The Landlady by Roald Dahl Book Review
Billy Weaver was only 17 years old, excited about a job in a new city, when his life was stolen from him by a cold, calculated murderer. Billy decided to spend the night at a seemingly cozy bed and breakfast. Little did he know that later that night he would drink a cup of tea with cyanide, die from lack of oxygen, and have taxidermy performed on his young body. It is clear that the landlady is sane, knew exactly what she was doing when committing the crime, and guilty of first degree murder.
First, the landlady has to be sane because she was a skilled taxidermist. There is no way that someone so masterful at taxidermy is not right in the mind. According to taxidermy experts, “This complex practice incorporates carpentry, woodwork, tanning, molding, and casting” (Taxidermy 18). Taxidermy is a very complex practice and the landlady has to be sound of mind in order to perform it. It takes too much skill and focus for an insane person to do it. Also, Billy Weaver realizes, “ that this animal had all the time been just as silent and motionless as the parrot... and when he pushed the hair to one side with his fingers, he could see the skin underneath, greyish-black and dry and perfectly preserved” (Dahl 16). Not only could the landlady perform taxidermy, but she was also very good at it. So good, infact, that Billy thought the dog was real. An insane person would not have the ability to perform taxidermy as well as the landlady did.
Secondly, the landlady knew what she was doing because she had already murdered two people years before Billy. If she was insane she would not be able to precisely plan three different murders. The landlady says to Billy, “‘But my dear boy, he never left. He’s still here. They’re on the third floor, both of them’” (Dahl 15). The landlady claims that the two people who stayed with her before Billy never left. The landlady is sane because she understands that she had murdered two people before, and they are still at her house. One of the men, Mr. Mulholland, was propped up in bed by the defendant, looking like he is reading a book. The other man, Mr. Temple, is lying in bed. Both of these men are dead, and have had taxidermy performed on them (film). The landlady murdered two other men the same way she murdered Billy, over a span of three years. Billy realizes just that when signing the guest book: “‘This last entry is over two years old...And Christopher Mulholland's is nearly a year before that—more than three years ago’” (Dahl 14). There were long periods of time between each of the three murders. The landlady enjoyed her first murder and relished it so much that she decided to do it another two times. The landlady has had experience with first degree murder, had time to think about what she did, and was sane at the time of all three of the murders.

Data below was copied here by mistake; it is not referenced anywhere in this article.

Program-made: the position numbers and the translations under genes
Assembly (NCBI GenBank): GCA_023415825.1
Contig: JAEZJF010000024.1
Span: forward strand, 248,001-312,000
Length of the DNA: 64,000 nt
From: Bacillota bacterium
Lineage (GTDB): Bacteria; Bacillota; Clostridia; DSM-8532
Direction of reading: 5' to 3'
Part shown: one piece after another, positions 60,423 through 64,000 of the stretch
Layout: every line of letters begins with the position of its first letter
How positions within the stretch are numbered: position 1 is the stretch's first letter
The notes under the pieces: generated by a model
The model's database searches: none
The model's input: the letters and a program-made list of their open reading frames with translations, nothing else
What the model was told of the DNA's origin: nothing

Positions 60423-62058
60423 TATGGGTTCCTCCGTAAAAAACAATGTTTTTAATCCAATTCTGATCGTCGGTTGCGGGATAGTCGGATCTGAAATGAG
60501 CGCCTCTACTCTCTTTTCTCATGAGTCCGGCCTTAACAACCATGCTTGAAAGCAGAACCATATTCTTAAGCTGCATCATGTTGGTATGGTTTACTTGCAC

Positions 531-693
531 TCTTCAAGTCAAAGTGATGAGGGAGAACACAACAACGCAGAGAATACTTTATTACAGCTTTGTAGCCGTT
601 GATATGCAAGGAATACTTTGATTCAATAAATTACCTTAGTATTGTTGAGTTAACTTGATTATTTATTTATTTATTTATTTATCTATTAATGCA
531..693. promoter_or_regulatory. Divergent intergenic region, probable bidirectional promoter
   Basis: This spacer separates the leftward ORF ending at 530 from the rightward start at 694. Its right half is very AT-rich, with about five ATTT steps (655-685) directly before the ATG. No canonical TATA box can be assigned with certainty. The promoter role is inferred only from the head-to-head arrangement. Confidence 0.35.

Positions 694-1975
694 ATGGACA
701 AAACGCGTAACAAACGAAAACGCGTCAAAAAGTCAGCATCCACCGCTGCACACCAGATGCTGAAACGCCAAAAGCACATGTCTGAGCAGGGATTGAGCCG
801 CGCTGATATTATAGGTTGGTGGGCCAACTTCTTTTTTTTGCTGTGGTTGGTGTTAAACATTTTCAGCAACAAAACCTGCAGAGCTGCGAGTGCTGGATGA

Lastly, while the defense might argue that the landlady is insane because she has her dead pets laying around, evidence will prove otherwise. The landlady asks, “‘and have you met my little Basil as well?’ she nodded towards the dachshund curled up so comfortably in front of the fire” (Dahl 16). The defense will twist the quote to say that the landlady is insane because she refers to her pet as if it is alive. It is clear, though, that she knows the dog is dead. She is simply mocking it and using it to show her taxidermy skills. This distinctly proves that the landlady is not insane, she is just a cruel and murderous woman.
It is clear that the landlady knew what she was doing when committing these murders, proving that she is sane and guilty of pre-meditation in killing her victims. She determinedly, cunningly and methodologically murdered three different men, at three different times. She also performed the difficult skill of taxidermy on not only animals, but also on poor, young men. She had time to dwell on all of her murders and kept deciding to kill more people. Who knows how many more young men she would have killed if her crimes were not found out. She is undoubtedly a threat to humanity, must be found guilty of first degree murder, and punished to the full extent of the law.